Article  Google Scholar 

  23. Kerman, K., Luntz, A., Viswanathan, V., Chiang, Y.-M. & Chen, Z. Review—practical challenges hindering the development of solid state Li ion batteries. J. Electrochem. Soc. 164, A1731–A1744 (2017). This paper summarizes the reported efforts and challenges in developing solid-state lithium-ion battery cells.

    Article  Google Scholar 

  24. Fulton, L., Jenn, A. & Tal, G. GFEI Working Paper 16: Can We Reach 100 Million Electric Cars Worldwide by 2030? A Modelling/Scenario Analysis (Global Fuel Economy Initiative, 2017);

  25. McFadden, D. Conditional Logit Analysis of Qualitative Choice Behavior (1973);

  26. Chinese-made electric cars. ChinaAutoWeb (accessed 31 July 2017);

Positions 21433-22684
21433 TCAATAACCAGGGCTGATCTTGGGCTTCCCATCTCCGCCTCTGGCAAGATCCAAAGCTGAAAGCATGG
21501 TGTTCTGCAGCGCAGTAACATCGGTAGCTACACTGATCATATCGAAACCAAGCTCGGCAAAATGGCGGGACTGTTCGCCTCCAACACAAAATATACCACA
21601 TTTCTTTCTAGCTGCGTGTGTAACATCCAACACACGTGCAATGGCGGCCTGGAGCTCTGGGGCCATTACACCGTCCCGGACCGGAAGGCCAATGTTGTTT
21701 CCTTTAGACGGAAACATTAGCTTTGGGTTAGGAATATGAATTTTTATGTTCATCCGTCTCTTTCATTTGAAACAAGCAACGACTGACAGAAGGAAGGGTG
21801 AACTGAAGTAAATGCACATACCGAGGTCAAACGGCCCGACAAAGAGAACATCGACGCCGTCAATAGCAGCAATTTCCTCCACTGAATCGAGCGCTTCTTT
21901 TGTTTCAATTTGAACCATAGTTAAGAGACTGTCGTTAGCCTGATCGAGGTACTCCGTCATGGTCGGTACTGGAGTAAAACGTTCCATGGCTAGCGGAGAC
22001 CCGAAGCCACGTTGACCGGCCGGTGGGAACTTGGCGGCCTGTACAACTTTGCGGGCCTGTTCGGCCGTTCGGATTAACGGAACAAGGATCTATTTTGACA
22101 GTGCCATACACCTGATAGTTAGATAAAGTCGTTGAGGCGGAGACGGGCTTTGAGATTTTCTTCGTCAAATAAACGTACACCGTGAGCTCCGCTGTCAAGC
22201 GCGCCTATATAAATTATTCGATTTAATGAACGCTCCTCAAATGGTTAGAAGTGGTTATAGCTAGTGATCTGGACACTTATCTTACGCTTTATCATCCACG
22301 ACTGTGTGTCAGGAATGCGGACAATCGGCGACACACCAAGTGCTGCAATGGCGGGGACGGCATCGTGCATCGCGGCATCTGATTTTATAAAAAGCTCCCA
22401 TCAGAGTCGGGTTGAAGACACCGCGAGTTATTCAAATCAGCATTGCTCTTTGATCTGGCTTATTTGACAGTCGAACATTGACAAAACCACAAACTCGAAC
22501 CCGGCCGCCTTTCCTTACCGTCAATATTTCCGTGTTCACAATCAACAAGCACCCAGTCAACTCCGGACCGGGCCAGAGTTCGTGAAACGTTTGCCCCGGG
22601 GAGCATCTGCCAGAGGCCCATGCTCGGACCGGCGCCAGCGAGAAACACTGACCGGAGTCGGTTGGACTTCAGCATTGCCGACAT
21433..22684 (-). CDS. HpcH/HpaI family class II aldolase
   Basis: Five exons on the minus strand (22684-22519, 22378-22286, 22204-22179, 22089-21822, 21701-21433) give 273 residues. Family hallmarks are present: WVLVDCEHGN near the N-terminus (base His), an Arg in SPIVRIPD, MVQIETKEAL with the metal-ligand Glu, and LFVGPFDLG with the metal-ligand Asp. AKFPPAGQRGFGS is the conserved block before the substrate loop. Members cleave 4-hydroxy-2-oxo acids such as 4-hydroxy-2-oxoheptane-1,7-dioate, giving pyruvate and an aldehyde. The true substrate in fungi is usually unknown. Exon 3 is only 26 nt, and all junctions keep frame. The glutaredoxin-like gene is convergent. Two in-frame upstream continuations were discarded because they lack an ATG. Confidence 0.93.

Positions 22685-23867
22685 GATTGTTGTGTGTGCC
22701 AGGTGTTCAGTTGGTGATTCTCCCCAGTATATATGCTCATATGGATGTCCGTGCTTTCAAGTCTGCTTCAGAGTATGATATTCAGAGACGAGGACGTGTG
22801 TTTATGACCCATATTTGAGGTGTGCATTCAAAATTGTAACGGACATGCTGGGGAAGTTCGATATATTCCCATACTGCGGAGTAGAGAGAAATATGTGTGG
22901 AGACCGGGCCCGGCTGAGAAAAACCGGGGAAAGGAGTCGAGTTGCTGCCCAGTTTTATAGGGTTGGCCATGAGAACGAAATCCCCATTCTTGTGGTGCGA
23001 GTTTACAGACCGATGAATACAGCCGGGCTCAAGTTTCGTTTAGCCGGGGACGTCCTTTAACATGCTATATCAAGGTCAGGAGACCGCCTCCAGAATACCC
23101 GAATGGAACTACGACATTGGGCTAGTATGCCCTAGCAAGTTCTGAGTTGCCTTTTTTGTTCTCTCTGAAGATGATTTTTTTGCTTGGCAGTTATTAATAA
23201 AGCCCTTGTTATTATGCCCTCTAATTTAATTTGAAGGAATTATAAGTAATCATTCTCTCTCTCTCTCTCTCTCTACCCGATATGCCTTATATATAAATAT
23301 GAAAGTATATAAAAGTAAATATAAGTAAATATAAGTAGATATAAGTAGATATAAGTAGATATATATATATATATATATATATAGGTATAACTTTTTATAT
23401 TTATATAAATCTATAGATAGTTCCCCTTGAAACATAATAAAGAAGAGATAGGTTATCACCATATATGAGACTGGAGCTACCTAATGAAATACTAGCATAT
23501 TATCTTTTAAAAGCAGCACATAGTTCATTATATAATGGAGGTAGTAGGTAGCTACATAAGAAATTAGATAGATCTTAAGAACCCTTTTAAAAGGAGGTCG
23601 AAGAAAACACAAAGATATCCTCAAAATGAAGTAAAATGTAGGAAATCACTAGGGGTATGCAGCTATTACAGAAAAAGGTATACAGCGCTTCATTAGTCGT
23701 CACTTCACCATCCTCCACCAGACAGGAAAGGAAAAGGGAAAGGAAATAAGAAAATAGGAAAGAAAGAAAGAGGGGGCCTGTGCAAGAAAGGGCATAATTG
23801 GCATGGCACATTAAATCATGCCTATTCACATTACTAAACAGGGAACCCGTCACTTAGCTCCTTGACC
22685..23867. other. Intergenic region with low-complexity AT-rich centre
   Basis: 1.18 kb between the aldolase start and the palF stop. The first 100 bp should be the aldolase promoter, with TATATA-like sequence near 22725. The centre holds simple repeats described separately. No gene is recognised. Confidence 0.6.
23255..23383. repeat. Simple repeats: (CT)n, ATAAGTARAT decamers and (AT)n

27. The Future of Trucks: Implications for Energy and the Environment (IEA, 2017);

  28. Li, J.-Q. Battery-electric transit bus developments and operations: a review. Int. J. Sustain. Transp. 10, 157–169 (2016).

    Article  Google Scholar 

  29. Ye, Y., Saw, L. H., Shi, Y., Somasundaram, K. & Tay, A. A. O. Effect of thermal contact resistances on fast charging of large format lithium ion batteries. Electrochim. Acta 134, 327–337 (2014).

    Article  Google Scholar 

  30. Liu, Q. et al. Understanding undesirable anode lithium plating issues in lithium-ion batteries. RSC Adv. 6, 88683–88700 (2016).

    Article  Google Scholar 

  31. Gao, Y. et al. Lithium-ion battery aging mechanisms and life model under different charging stresses. J. Power Sources 356, 103–114 (2017).

    Article  Google Scholar 

  32. Akhavan-Rezai, E., Shaaban, M. F., El-Saadany, E. F. & Zidan, A. Uncoordinated charging impacts of electric vehicles on electric distribution grids: normal and fast charging comparison. In 2012 IEEE Power and Energy Society General Meeting 1–7 (2012);

  33. Dharmakeerthi, C. H., Mithulananthan, N. & Saha, T. K. Impact of electric vehicle fast charging on power system voltage stability. Int. J. Electr. Power Energy Syst. 57, 241–249 (2014).

    Article  Google Scholar